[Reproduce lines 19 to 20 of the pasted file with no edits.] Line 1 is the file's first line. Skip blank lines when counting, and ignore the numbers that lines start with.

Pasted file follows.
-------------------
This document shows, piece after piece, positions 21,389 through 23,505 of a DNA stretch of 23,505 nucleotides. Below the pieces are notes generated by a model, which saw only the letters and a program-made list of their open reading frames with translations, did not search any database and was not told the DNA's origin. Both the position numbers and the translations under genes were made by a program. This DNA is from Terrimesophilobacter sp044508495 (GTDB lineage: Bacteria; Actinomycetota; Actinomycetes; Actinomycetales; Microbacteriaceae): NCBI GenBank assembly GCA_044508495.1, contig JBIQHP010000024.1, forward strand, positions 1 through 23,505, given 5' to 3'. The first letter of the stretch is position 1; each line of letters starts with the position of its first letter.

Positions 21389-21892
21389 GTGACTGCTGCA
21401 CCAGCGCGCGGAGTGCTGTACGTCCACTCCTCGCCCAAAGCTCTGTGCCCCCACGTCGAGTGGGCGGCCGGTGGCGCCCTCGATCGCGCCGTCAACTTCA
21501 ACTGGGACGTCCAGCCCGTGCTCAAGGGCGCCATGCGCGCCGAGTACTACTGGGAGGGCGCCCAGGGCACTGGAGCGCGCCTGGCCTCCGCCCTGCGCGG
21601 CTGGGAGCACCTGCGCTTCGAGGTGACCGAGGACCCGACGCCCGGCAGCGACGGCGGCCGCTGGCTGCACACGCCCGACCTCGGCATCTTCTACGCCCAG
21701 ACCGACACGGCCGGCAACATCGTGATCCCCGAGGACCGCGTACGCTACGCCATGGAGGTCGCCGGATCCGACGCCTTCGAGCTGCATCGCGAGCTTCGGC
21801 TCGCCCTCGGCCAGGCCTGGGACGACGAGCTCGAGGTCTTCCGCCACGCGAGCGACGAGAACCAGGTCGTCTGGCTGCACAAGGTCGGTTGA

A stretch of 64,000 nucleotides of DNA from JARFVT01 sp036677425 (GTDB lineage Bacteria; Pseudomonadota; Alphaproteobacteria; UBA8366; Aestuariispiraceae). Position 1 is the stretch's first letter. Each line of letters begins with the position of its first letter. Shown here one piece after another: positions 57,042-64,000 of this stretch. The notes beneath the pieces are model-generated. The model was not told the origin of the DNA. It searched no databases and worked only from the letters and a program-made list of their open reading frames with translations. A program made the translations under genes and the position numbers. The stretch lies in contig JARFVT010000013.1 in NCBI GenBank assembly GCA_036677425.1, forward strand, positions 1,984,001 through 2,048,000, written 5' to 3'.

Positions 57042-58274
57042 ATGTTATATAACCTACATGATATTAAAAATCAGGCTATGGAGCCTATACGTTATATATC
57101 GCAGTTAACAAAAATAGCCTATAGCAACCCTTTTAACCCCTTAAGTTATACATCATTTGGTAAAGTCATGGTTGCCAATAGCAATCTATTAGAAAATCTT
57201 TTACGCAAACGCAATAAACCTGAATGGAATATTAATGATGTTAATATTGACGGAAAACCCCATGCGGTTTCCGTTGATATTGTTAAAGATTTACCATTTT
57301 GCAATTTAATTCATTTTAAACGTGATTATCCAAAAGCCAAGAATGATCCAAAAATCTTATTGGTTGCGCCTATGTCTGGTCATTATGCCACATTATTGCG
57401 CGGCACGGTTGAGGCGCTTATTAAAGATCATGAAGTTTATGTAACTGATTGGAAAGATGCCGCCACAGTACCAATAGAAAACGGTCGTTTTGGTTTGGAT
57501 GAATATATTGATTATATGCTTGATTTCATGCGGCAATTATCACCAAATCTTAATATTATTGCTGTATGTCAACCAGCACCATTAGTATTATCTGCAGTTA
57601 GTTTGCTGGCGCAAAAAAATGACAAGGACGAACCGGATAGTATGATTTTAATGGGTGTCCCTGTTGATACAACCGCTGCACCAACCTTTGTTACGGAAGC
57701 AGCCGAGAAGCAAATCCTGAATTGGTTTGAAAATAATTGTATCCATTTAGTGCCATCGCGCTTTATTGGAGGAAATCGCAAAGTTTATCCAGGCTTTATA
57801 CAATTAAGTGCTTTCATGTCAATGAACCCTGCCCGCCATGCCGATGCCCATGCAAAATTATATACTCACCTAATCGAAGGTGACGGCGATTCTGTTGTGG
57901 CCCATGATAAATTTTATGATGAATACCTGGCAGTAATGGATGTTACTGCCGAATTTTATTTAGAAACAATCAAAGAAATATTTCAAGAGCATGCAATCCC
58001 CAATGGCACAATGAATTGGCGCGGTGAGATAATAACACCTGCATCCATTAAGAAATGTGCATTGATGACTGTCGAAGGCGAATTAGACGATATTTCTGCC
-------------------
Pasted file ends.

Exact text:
57801 CAATTAAGTGCTTTCATGTCAATGAACCCTGCCCGCCATGCCGATGCCCATGCAAAATTATATACTCACCTAATCGAAGGTGACGGCGATTCTGTTGTGG
57901 CCCATGATAAATTTTATGATGAATACCTGGCAGTAATGGATGTTACTGCCGAATTTTATTTAGAAACAATCAAAGAAATATTTCAAGAGCATGCAATCCC